Letter to the Editor: Local urges law change to allow Lehi-only school district
The late David Cox, a lifelong Lehi resident and a former Utah House of Representatives member, was one of the seven Ad Hoc Advisory Committee members who published the 2004 Pioneer School District Feasibility Study. The proposed Pioneer School District boundary included Lehi and all municipalities and unincorporated portions of Utah County to the west of Lehi with Alpine School District (ASD).
The Committee found that the proposed Pioneer School District was not feasible because “the Lehi area is predominantly a consumer area . . . and the paucity of commercial taxpayers means that any local revenue raised for the new district will be done so by levying taxes on residential property.”
Things have changed.
East-side cities fund the building of schools to the west. Lehi is now the largest tax-paying city in the District, contributing approximately 22% of ASD’s property tax revenues. Because of our growth and strong commercial property tax base, I expect Lehi will remain the top taxpayer of Alpine School District for the foreseeable future.
MAG has estimated that by 2050, Lehi will have a population of approximately 125,000, while Saratoga Springs, Eagle Mountain and other combined areas to the west will have about 300,000.
What does this mean? Lehi will invariably pay a large percentage of our taxes to build schools west of Lehi. If we stay the course, $100’s of millions of Lehi tax revenue will be sent to build schools to the west while Lehi’s older schools will be closed.
Some feel Lehi is morally obligated to build schools to the west, as east-side city taxes funded school buildings in Lehi. Others feel strongly that local taxes should stay in Lehi to support our schools and to avoid closing.
I have opinions on the reality of the recently announced Lehi Elementary closure. However, this impacts all of west Lehi. The schools in west Lehi were designed for a capacity of 600-800. Alpine School District forecasts Dry Creek Elementary to maintain a population of around 1,100 for the next several years. This population facilitates the maneuvering of students all around the west side. A review of these numbers shows that the District has not adequately forecasted growth. There are new townhomes and subdivisions that could balloon the Dry Creek enrollment to 1500 without the ability to build a new school in sight. Closing Lehi Elementary will affect every child in west Lehi. The District didn’t give adequate due diligence to their research.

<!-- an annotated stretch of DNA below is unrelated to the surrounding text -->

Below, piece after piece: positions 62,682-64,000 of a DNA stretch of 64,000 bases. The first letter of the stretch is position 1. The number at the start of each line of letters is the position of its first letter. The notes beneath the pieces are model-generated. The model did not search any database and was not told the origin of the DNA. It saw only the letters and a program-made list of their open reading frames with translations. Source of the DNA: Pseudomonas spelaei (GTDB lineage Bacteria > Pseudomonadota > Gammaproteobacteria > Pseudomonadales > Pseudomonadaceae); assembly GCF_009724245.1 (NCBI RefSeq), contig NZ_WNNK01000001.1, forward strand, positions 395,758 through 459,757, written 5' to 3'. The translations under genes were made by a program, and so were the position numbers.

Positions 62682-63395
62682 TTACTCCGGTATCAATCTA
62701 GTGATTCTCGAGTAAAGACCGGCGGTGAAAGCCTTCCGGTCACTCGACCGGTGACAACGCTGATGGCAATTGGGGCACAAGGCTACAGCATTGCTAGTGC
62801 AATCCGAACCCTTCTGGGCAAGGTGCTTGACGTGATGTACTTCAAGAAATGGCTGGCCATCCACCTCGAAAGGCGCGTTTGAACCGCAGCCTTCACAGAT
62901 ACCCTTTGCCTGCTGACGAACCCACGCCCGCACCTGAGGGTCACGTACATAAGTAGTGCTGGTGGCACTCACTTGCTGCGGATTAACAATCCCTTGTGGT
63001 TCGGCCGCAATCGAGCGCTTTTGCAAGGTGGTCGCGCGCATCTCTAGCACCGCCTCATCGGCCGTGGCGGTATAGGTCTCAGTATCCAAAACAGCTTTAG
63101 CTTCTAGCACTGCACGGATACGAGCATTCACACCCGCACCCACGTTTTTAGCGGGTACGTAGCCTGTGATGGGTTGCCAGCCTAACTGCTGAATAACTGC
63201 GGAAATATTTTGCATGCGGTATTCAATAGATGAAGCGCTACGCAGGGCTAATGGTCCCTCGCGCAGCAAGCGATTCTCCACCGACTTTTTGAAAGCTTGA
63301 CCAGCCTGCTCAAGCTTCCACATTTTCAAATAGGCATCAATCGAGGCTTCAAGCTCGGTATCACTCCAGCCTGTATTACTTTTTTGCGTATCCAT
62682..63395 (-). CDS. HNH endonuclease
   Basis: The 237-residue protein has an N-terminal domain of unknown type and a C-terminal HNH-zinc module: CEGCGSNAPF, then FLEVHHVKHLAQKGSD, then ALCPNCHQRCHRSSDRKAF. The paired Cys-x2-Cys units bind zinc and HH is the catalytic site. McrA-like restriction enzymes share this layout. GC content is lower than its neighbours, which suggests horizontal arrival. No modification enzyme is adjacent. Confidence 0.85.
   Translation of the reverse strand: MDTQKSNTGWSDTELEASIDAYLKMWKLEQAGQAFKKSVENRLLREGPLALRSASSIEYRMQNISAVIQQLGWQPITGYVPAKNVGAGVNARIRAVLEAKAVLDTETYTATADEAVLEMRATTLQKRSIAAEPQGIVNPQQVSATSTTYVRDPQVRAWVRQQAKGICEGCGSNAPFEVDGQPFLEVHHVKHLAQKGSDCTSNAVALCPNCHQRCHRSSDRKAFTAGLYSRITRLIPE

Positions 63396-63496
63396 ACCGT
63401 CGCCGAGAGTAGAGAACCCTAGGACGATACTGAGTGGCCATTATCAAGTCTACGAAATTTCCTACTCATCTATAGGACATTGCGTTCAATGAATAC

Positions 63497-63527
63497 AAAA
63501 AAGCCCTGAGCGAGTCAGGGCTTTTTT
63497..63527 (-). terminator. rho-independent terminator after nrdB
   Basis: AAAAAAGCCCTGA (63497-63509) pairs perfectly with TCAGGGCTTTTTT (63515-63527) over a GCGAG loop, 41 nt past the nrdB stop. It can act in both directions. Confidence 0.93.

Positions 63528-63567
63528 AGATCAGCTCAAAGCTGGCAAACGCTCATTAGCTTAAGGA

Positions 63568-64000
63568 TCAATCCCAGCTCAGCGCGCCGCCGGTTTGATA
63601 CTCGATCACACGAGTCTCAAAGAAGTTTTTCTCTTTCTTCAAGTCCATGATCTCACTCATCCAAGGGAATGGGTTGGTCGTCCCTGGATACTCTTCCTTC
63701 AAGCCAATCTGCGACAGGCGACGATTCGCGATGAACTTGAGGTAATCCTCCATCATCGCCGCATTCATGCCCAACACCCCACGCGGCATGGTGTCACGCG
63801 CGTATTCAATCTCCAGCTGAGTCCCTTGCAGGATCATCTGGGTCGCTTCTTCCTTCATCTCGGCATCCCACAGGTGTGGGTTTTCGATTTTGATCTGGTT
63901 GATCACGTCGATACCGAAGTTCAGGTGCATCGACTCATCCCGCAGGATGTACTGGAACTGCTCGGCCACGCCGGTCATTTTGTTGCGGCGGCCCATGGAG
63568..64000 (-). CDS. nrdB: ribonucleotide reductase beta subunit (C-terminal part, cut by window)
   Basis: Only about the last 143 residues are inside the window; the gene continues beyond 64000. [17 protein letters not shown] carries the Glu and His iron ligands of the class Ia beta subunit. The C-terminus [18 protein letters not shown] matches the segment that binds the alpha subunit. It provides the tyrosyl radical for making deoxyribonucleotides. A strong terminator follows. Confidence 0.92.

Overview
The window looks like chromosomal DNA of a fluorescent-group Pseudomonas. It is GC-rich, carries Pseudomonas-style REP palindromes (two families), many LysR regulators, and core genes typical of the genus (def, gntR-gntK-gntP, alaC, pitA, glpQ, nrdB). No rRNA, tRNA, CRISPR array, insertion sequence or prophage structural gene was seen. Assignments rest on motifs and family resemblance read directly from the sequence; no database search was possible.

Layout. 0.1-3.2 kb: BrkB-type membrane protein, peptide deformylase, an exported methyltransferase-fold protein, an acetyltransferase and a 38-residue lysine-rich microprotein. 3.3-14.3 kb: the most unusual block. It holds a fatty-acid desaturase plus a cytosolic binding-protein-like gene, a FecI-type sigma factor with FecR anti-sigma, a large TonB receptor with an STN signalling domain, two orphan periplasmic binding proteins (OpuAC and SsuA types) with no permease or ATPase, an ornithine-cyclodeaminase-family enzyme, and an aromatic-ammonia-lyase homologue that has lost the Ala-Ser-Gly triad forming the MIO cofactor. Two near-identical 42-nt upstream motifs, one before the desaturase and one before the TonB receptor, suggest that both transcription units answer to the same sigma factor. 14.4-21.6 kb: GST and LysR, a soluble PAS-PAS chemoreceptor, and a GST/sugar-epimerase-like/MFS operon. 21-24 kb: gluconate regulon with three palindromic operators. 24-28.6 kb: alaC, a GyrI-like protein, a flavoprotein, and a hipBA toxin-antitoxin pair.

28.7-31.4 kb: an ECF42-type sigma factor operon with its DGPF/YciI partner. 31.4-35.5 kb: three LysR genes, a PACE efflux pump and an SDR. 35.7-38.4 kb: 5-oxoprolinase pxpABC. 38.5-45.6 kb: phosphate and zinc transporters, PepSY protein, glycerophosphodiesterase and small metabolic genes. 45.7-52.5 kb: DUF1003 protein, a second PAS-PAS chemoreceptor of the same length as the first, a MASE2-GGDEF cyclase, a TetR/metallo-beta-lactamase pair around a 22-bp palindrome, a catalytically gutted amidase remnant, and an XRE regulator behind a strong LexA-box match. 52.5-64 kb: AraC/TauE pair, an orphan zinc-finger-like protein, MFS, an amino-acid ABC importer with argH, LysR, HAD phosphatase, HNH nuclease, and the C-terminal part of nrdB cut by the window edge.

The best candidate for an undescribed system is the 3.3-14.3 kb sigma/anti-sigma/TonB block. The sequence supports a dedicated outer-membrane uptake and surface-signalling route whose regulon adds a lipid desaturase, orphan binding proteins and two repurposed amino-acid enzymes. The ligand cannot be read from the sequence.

Yet, newly announced schools in Eagle Mountain will be funded with Lehi’s taxes. I don’t dispute the need. But our needs are not being met. Our result is school closure to fund the growth further west.
Local control would give us better abilities to manage our growth and risks. Eagle Mountain and Saratoga Springs deserve the same considerations. Their growth over the next 25 years will be painful at best. They shouldn’t be competing with the needs of the rest of the District to address existing student populations.
Utah law does not currently provide the citizens of Lehi a right to vote on this Lehi issue. Rather, the law permits Lehi to create a school district — but only if we include all cities and areas to the west. In other words, the citizens of one of the largest cities in Utah are denied the ability to decide their future. We should be permitted to determine our future. We should be permitted to decide what is best for our children. We should decide if money stays in Lehi, so our schools are not closed. Lehi Junior High is not on the ASD watchlist. Maybe it’s debatable what that means. But we won’t know until it’s too late.
I encourage our elected officials to change Utah law to allow Lehi citizens to decide the future of our children’s education and have a right to self-determination relating to our taxes. We should have the right to vote.